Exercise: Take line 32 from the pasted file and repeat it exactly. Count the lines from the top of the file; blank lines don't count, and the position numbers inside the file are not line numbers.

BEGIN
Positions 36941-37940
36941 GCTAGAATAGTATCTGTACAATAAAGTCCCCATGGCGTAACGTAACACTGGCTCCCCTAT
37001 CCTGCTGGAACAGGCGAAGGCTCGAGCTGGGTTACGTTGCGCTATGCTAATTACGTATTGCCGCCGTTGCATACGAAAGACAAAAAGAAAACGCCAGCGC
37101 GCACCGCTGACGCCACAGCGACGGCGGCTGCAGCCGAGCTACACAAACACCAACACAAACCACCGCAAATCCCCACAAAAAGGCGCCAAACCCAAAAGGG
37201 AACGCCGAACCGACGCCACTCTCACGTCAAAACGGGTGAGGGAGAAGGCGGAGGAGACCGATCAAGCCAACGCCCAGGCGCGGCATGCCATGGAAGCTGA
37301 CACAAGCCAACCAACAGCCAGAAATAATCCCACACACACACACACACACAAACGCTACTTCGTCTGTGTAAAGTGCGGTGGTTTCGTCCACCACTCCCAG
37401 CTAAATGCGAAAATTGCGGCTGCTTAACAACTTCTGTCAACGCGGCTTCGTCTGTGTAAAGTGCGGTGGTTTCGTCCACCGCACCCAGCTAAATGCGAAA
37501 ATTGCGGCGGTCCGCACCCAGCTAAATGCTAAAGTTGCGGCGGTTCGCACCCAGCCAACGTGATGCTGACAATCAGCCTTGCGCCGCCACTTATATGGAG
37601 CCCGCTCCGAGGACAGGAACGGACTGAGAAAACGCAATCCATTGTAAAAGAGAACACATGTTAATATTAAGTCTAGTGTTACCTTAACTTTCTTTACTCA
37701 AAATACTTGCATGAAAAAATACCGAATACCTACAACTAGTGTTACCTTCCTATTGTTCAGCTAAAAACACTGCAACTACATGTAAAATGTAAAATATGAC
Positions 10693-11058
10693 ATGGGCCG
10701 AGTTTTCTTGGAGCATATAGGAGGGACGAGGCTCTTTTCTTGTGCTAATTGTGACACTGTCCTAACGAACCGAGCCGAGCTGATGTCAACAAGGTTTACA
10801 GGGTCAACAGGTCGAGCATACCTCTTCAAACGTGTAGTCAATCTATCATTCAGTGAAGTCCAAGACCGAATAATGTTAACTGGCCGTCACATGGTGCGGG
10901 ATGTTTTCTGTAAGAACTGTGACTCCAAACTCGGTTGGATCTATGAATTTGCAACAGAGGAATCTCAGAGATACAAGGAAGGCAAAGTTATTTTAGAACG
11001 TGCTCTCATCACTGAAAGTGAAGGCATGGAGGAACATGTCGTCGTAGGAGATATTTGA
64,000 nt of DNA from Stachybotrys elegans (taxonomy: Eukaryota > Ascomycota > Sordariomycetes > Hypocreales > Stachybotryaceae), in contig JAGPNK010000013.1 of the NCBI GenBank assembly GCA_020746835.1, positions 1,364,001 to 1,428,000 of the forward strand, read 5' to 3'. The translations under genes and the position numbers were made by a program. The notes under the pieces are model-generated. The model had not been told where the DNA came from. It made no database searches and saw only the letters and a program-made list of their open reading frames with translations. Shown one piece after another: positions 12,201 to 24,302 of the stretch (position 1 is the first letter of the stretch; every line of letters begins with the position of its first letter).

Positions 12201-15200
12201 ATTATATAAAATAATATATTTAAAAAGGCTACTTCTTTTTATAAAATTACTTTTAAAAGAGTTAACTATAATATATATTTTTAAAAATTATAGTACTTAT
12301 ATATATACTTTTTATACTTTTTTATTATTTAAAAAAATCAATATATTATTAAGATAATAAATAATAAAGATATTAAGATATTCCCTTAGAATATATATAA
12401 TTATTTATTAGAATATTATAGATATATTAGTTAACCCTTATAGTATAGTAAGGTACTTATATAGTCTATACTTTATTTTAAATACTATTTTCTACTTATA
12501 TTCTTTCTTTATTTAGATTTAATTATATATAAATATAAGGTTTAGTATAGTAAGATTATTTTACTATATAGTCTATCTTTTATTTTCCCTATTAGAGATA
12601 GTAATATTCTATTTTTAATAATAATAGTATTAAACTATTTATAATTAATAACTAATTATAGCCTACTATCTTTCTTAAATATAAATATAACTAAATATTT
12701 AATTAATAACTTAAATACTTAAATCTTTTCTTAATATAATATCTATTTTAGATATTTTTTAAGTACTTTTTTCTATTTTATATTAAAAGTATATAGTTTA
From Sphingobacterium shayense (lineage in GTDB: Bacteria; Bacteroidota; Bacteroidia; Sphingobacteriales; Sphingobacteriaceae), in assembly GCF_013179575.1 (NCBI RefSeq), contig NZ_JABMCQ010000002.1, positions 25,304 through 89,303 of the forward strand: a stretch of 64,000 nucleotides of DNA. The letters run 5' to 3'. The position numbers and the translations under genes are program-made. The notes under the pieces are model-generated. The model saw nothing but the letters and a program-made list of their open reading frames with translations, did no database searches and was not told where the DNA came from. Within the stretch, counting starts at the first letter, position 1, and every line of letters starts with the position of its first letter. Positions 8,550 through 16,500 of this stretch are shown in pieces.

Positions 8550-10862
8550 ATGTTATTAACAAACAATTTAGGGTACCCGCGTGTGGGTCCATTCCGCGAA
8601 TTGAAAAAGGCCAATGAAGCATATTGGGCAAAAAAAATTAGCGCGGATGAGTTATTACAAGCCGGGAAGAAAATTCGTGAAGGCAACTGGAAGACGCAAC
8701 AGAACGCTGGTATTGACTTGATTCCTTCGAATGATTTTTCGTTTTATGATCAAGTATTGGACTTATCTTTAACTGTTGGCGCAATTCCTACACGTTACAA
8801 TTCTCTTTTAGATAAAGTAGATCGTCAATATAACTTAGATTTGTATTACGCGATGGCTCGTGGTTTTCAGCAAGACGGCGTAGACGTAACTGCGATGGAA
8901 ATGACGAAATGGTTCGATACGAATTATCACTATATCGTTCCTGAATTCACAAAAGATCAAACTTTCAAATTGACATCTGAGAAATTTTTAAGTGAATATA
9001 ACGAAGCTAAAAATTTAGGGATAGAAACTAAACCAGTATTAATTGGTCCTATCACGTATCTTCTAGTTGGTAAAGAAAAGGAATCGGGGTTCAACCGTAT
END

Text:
9001 ACGAAGCTAAAAATTTAGGGATAGAAACTAAACCAGTATTAATTGGTCCTATCACGTATCTTCTAGTTGGTAAAGAAAAGGAATCGGGGTTCAACCGTAT